It's plumb wrong, an' what this party needs is hangin'. "'Oh, I don't know, says Cherokee Hall, who's in on the talk. 'Hamilton's all right, an' a squar' man. All he wants is jestice. Now, while I deems the conduct of this stranger low an' ornery; still, comin' down to the turn, he's on his trail all right.

Man regulates his judgment on his fellows, only by his own peculiar mode of feeling; he deems as folly, he calls delirium all those violent actions which he believes but little commensurate with their causes; or which appear to him calculated to deprive him of that happiness, towards which he supposes a being in the enjoyment of his senses, cannot cease to have a tendency: he treats his associate as a weak creature, when he sees him affected with that which touches him but lightly; or when he is incapable of supporting those evils, which his self-love flatters him, he would himself he able to endure with more fortitude.

He feels discriminated against and dealt a poor hand in the great poker game called life. He is driven obsessively to right these perceived wrongs and feels entirely justified in adopting whatever means he deems necessary in pursuing this goal. Ripley's reality test is maintained throughout the film.

Like every one else in the world, she deems the noble Imperator the greatest man of his day. Who can blame her for prizing it so highly that she does not remove it even while she sleeps?"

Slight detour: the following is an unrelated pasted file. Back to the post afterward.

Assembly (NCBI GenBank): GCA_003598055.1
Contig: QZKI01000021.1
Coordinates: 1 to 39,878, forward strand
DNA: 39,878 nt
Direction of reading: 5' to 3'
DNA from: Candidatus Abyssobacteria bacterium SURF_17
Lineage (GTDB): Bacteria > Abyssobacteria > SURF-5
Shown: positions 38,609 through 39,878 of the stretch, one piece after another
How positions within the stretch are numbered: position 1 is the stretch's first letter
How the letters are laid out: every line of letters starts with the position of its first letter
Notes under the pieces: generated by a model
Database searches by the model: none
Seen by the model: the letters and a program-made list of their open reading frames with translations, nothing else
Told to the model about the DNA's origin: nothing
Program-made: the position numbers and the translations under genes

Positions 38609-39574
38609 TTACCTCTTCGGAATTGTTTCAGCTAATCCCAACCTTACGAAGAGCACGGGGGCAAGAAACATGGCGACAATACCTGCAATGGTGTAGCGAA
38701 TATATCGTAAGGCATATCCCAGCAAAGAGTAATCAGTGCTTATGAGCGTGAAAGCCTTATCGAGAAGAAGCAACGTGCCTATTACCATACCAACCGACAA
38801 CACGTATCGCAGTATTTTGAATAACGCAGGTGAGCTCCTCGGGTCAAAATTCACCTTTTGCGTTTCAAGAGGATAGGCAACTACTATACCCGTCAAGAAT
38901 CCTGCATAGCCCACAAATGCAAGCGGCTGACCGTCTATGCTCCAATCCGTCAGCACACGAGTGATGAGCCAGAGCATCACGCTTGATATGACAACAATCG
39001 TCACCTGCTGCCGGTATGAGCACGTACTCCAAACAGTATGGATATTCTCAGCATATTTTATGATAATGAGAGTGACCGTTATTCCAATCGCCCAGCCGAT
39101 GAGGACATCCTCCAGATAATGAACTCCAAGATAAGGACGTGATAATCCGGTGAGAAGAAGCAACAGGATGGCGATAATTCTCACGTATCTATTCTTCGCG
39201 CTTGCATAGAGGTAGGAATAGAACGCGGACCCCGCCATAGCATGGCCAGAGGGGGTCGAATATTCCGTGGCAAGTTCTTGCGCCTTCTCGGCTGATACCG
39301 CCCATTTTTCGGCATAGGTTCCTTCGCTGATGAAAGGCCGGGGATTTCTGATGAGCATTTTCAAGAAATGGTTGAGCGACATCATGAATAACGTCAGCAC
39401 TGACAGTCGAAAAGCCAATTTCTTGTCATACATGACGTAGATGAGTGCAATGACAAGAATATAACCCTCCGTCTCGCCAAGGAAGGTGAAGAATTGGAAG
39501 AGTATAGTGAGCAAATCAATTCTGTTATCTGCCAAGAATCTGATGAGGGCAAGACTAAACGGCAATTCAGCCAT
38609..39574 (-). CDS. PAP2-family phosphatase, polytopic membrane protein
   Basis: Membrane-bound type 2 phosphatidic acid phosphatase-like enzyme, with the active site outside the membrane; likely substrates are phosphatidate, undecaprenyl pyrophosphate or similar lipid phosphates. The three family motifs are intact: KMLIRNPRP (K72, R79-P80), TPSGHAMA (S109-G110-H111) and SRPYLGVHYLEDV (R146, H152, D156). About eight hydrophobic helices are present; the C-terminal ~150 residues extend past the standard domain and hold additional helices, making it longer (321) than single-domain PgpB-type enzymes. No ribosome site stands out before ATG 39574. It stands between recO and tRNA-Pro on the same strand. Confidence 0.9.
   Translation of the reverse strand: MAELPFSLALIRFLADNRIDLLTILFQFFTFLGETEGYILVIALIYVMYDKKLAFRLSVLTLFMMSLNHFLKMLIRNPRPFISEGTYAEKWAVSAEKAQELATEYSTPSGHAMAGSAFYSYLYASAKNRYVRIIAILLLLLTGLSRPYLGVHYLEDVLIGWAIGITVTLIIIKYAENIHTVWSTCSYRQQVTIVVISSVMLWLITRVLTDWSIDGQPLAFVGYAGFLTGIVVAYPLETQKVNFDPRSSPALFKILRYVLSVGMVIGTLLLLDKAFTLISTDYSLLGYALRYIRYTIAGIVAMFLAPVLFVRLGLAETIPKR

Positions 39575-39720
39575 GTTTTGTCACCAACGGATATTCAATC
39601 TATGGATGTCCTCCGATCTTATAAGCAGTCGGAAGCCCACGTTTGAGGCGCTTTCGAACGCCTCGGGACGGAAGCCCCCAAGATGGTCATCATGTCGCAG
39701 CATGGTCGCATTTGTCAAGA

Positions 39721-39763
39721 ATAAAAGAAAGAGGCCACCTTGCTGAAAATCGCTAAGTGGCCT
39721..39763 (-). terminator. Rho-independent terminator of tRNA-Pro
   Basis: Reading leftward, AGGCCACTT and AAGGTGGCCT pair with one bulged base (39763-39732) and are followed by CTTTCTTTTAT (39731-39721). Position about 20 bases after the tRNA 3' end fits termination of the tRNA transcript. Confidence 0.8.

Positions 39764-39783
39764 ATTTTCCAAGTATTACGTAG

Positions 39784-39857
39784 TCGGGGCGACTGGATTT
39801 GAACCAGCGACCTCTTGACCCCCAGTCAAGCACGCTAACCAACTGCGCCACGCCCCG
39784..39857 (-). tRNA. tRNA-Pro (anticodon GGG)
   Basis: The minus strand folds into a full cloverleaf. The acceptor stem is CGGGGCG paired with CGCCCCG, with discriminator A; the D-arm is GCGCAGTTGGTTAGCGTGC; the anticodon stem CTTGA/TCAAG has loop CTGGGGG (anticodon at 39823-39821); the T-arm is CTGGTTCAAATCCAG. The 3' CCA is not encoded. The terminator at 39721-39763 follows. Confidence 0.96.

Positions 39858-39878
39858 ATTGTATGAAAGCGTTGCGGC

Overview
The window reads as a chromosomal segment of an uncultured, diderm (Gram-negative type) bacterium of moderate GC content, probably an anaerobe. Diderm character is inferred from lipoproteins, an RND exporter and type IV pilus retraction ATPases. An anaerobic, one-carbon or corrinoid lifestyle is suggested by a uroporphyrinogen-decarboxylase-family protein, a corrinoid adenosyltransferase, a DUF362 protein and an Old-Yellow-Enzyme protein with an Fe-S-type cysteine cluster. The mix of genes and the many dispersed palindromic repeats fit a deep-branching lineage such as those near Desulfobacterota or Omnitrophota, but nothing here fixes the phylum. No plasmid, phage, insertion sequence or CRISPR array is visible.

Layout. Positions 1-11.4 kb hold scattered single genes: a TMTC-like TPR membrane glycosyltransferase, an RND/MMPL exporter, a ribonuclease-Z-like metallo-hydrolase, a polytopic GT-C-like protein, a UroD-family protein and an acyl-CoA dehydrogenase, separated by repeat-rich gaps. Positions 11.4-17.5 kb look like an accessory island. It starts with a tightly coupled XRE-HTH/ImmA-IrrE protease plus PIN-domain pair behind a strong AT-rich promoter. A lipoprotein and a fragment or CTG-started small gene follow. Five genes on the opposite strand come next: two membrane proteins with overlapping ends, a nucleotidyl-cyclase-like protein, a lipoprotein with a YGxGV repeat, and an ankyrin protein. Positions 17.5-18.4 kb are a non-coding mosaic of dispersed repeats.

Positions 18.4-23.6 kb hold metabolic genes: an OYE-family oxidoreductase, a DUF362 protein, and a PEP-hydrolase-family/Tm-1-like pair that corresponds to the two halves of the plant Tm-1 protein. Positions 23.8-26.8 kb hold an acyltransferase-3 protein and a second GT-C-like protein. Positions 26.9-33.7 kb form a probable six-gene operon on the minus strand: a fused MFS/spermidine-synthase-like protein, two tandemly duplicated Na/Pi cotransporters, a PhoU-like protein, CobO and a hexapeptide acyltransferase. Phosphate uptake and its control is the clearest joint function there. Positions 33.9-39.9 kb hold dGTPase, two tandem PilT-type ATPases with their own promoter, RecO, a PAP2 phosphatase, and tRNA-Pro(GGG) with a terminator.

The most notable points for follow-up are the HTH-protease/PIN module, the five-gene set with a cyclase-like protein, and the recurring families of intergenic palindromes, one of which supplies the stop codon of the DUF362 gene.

Now, if this sixth queen dies not on the scaffold, still we may perhaps so work it that she dies of anxiety, or deems it a pleasure to be able to lay down again her royal crown at Henry's feet." Then said she aloud: "But why these fears, Catharine?

Having received the same education as man, she knows and does not shirk her responsibilities towards her family; but at the same time she is free from prejudice and deems it her duty to coöperate with man in all work concerning social reform and the public welfare of the community in which she lives.

He must give up cohabitation with his wife; he may not sleep on a bed, nor shave himself, nor cut his nails, nor anoint himself with oil, nor eat food cooked with butter, nor tell lies, nor do anything else that he deems wrong. He vows to Singarmati Devi that, if the worms are duly born, he will make her an offering.

He must first observe carefully certain facts of actual life, study them in the light of extended experience, and induce from them the general laws which he deems to be the truths which underlie them. In doing this, he is a scientist. Next, if he be a great thinker, he will correlate these truths and build out of them a structure of belief. In doing this, he is a philosopher.

Though there was enough of good in the son of Madame Rameau to revolt at the precise words in which the counsel was given, still, as the fumes of the punch yet more addled his brains, the counsel itself was acceptable; and in that sort of maddened fury which intoxication produces in some excitable temperaments, as Gustave reeled home that night leaning on the arm of stouter Edgar Ferrier, he insisted on going out of his way to pass the house in which Isaura lived, and, pausing under her window, gasped out some verses of a wild song, then much in vogue among the votaries of Felix Pyat, in which everything that existent society deems sacred was reviled in the grossest ribaldry.

And if I live till happier times that is, to see the downfall of my enemy then you shall have the Government certificate which the Consul deems of such immense importance.